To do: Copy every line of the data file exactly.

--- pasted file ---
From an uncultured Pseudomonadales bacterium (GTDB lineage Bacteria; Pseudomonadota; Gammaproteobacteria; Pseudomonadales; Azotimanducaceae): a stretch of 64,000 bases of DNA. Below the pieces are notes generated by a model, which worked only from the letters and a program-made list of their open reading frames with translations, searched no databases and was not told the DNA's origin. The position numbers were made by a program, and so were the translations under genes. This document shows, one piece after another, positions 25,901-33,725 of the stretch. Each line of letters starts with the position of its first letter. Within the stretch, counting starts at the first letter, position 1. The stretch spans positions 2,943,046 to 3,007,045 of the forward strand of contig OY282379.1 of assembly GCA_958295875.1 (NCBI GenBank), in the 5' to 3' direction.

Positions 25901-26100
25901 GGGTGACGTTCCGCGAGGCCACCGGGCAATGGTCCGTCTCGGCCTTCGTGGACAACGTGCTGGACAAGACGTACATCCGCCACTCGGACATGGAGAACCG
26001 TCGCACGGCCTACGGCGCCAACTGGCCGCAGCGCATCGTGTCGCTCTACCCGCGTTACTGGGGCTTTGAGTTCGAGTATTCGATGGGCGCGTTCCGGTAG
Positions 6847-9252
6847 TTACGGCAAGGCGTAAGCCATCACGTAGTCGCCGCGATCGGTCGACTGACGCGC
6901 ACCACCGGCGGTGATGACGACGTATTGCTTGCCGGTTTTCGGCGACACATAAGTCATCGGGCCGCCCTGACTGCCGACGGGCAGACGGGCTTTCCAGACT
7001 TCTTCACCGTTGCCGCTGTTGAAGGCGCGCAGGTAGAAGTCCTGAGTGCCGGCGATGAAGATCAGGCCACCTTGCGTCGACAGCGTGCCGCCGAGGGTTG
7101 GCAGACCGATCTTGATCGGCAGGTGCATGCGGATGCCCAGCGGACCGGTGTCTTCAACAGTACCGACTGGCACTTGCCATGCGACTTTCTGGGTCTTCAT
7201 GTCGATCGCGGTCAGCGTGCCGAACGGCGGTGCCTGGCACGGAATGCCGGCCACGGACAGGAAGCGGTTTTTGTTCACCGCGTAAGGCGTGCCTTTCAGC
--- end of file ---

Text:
From an uncultured Pseudomonadales bacterium (GTDB lineage Bacteria; Pseudomonadota; Gammaproteobacteria; Pseudomonadales; Azotimanducaceae): a stretch of 64,000 bases of DNA. Below the pieces are notes generated by a model, which worked only from the letters and a program-made list of their open reading frames with translations, searched no databases and was not told the DNA's origin. The position numbers were made by a program, and so were the translations under genes. This document shows, one piece after another, positions 25,901-33,725 of the stretch. Each line of letters starts with the position of its first letter. Within the stretch, counting starts at the first letter, position 1. The stretch spans positions 2,943,046 to 3,007,045 of the forward strand of contig OY282379.1 of assembly GCA_958295875.1 (NCBI GenBank), in the 5' to 3' direction.

Positions 25901-26100
25901 GGGTGACGTTCCGCGAGGCCACCGGGCAATGGTCCGTCTCGGCCTTCGTGGACAACGTGCTGGACAAGACGTACATCCGCCACTCGGACATGGAGAACCG
26001 TCGCACGGCCTACGGCGCCAACTGGCCGCAGCGCATCGTGTCGCTCTACCCGCGTTACTGGGGCTTTGAGTTCGAGTATTCGATGGGCGCGTTCCGGTAG
Positions 6847-9252
6847 TTACGGCAAGGCGTAAGCCATCACGTAGTCGCCGCGATCGGTCGACTGACGCGC
6901 ACCACCGGCGGTGATGACGACGTATTGCTTGCCGGTTTTCGGCGACACATAAGTCATCGGGCCGCCCTGACTGCCGACGGGCAGACGGGCTTTCCAGACT
7001 TCTTCACCGTTGCCGCTGTTGAAGGCGCGCAGGTAGAAGTCCTGAGTGCCGGCGATGAAGATCAGGCCACCTTGCGTCGACAGCGTGCCGCCGAGGGTTG
7101 GCAGACCGATCTTGATCGGCAGGTGCATGCGGATGCCCAGCGGACCGGTGTCTTCAACAGTACCGACTGGCACTTGCCATGCGACTTTCTGGGTCTTCAT
7201 GTCGATCGCGGTCAGCGTGCCGAACGGCGGTGCCTGGCACGGAATGCCGGCCACGGACAGGAAGCGGTTTTTGTTCACCGCGTAAGGCGTGCCTTTCAGC